Looking for help choosing a transistor

Discussion in 'General Electronics Chat' started by gte, Jan 4, 2010.

  1. gte

    Thread Starter Active Member

    Sep 18, 2009
    347
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    I believe I need a depletion mode transistor, NPN type.

    The functionality that I need is a normally closed transistor that allows a low side signal (ground?) from the collector to the emitter when it does not receive any signal at the base. Then I can trigger the base with <= 14vdc and break the gates connection from the collector and emitter.

    I drew 2 pictures to better illustrate what I mean, the first being the transistors resting state, without any value going to the base, and the second picture with a 12v value going to the base. It's functionality is really very similar to a SPST normally closed relay.


    [​IMG]




    [​IMG]
     
  2. VoodooMojo

    Active Member

    Nov 28, 2009
    503
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    you are mixing two types of transistor

    depletion mode is correct as far as normally closed (on) mode but emitter and collector and npn refer to a bi-polar junction transistor.
    the gate and depletion mode refer to a field effect transistor. Gate, drain and source.
    there is much about it here:
    http://www.allaboutcircuits.com/vol_3/index.html
     
    Last edited: Jan 4, 2010
  3. VoodooMojo

    Active Member

    Nov 28, 2009
    503
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    drawing, please opine and edit

    this is n-channel
    in the depletion mode we can see that the more minus we put on the gate, the more we restrict the flow.
    in the enhancement mode, the more we add plus, the more flow (conductivity) is enhanced.

    you will need p-channel to more closely resemble what you are looking for.
     
    Last edited: Jan 4, 2010
  4. gte

    Thread Starter Active Member

    Sep 18, 2009
    347
    4
    Sorry about the confusion in the terms

    Field effect transistors use gate, drain and source?
    Bi-polar junction transistors use base, emitter and collector?

    I'm just finishing up volume 1, I will work on getting volume 2 done this week I guess, before going onto volume 3.



     
  5. VoodooMojo

    Active Member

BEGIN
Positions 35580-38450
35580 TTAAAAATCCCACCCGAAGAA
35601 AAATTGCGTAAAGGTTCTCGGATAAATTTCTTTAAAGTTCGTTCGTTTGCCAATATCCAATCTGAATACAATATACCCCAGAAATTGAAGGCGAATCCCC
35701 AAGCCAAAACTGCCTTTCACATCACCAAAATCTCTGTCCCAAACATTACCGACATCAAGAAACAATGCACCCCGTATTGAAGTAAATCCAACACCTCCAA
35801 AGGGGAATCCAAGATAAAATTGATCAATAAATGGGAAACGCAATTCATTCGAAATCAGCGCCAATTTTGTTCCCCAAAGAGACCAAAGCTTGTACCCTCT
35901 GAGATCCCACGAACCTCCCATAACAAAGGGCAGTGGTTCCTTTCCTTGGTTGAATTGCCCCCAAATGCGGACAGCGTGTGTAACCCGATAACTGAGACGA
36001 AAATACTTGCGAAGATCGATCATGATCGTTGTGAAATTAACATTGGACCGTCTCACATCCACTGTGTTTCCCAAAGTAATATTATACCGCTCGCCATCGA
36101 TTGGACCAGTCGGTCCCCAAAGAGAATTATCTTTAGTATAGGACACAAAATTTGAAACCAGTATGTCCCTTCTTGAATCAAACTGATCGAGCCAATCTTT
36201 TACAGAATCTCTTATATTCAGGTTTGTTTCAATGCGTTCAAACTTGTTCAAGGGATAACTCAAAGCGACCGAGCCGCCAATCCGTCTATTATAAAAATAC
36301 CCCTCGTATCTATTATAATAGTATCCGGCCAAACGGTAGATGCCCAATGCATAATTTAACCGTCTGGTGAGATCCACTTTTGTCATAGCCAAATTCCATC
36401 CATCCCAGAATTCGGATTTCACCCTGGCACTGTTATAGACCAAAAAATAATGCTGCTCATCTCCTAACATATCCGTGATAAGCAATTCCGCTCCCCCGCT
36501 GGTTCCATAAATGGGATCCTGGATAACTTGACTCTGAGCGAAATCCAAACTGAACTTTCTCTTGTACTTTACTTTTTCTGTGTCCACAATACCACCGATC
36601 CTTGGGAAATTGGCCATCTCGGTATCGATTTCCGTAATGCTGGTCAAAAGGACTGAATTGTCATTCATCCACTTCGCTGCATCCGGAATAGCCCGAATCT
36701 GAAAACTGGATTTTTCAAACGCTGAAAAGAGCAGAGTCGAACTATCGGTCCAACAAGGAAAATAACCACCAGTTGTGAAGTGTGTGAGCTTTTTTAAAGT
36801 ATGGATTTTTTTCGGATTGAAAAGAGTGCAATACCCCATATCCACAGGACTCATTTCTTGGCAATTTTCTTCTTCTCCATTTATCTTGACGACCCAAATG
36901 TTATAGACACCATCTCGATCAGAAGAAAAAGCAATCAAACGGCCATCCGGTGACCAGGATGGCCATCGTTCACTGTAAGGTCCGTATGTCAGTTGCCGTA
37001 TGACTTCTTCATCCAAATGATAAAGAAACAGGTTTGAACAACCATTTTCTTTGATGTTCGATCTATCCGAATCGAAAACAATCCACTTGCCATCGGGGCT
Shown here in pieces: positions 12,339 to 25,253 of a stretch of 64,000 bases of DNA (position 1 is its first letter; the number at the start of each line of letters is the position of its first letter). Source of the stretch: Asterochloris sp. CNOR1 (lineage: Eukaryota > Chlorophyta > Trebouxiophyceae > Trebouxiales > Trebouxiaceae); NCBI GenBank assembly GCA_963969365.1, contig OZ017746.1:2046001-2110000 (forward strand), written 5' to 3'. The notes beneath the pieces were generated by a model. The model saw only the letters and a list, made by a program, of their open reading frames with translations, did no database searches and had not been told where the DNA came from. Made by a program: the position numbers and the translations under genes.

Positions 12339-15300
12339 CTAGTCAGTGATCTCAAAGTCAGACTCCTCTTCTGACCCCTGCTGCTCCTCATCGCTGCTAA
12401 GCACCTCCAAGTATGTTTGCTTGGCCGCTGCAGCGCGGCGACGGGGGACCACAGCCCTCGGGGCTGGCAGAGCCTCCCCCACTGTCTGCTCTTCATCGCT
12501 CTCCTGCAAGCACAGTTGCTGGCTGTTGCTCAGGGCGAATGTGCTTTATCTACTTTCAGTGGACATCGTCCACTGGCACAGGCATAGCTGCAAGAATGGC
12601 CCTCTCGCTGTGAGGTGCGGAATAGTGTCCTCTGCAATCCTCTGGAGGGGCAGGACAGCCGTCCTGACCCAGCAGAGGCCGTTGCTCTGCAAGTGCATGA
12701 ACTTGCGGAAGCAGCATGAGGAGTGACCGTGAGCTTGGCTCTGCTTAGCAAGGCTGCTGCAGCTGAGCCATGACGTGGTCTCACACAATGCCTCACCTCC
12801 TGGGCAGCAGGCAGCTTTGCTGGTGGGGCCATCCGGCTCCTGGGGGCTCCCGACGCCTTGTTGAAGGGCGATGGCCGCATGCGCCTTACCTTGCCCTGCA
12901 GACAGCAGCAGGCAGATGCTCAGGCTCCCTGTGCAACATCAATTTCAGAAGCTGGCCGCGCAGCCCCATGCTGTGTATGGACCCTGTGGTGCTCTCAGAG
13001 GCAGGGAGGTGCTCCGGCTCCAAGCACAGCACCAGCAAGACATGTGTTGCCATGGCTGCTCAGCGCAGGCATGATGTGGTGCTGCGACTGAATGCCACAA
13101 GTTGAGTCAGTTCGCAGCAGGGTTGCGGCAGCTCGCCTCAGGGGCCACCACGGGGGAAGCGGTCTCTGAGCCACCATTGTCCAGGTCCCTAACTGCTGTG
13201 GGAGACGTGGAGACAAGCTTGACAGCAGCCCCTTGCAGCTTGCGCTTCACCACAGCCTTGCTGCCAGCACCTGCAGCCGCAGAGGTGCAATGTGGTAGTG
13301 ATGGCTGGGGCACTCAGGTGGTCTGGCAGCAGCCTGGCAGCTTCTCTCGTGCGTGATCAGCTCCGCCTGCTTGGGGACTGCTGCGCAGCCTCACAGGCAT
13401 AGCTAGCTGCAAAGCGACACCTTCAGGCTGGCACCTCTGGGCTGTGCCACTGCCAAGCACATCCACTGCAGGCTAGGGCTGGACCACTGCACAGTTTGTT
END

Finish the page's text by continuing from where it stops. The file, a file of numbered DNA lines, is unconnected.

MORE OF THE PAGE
Nov 28, 2009
    503
    53

    yes and yes.
     
  6. gte

    Thread Starter Active Member

    Sep 18, 2009
    347
    4
    How about this?

    I see you are local by the way, thank you for the help!


    [​IMG]
     
  7. gte

    Thread Starter Active Member

    Sep 18, 2009
    347
    4
    Also, which transistor best suits me? I'm not confident in reading all of the values of this pdf ...

    http://www.mouser.com/catalog/637/526.pdf


    689-DN3525N8-G DN3525N8-G SOT-89-3 250 6 300 -1.5 -3.5 800 1.6
    689-DN3535N8-G DN3535N8-G SOT-89-3 350 10 200 -1.5 -3.5 800 1.6
    689-DN2540N5-G DN2540N5-G TO-220 400 25 150 -1.5 -3.5 800 15
    689-DN3145N8-G DN3145N8-G SOT-89-3 450 60 120 -1.5 -3.5 800 1.3
    689-DN3545N3-G DN3545N3-G TO-92 450 20 200 -1.5 -3.5 800 .74
    689-DN3545N8-G DN3545N8-G SOT-89-3 450 20 200 -1.5 -3.5 800 1.6
     
  8. nomurphy

    AAC Fanatic!

    Aug 8, 2005
    567
    12
    You may want to try a simple voltage-follower, see attached:
     
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  9. gte

    Thread Starter Active Member

    Sep 18, 2009
    347
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    Thanks, I will look up the q2n3906, it appears as if that's a transistor? Is r3 a pull up resistor? What is r2's purpose? Thank you, that is a very applicable circuit.

    I bought 2 of these today as I could find them local, we'll see if they are of use or not?
    http://www.nteinc.com/specs/200to299/pdf/nte221.pdf



     
  10. Wendy

    Moderator

    Mar 24, 2008
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  11. bertus

    Administrator

    Apr 5, 2008
    15,649
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    Hello,

    The NTE221 dual-gate mosfet is used for VHF applications such as RF amplifiers and mixers.
    They are not for switching apllications.

    Greetings,
    Bertus
     
  12. gte

    Thread Starter Active Member

    Sep 18, 2009
    347
    4
    Hi Bertus,

    Do you have any part numbers that would be good for switching?



     
  13. gte

    Thread Starter Active Member

    Sep 18, 2009
    347
    4
    Thanks Bill, I have to admit a fair amount of that was over my head. Either way, here is the new schematic ... it appears that a depletion mode transistor is not well known, it may be much easier for me to just use a SPST NC relay?



    [​IMG]



     
  14. VoodooMojo

    Active Member

    Nov 28, 2009
    503
    53
    drop the "base" label in your drawing. it is the substrate.
    draw it like attached.

    relays take up a bit of current.

    you can use a mosfet in the enhancement mode.
    have the mosfet and a resistor is series, tied in parallel around your resistor/LED. if there it less resistance in the mosfet path, when the gate of the mosfet is energized the LED will shut off. Remove gate voltage from the mosfet, the LED will light.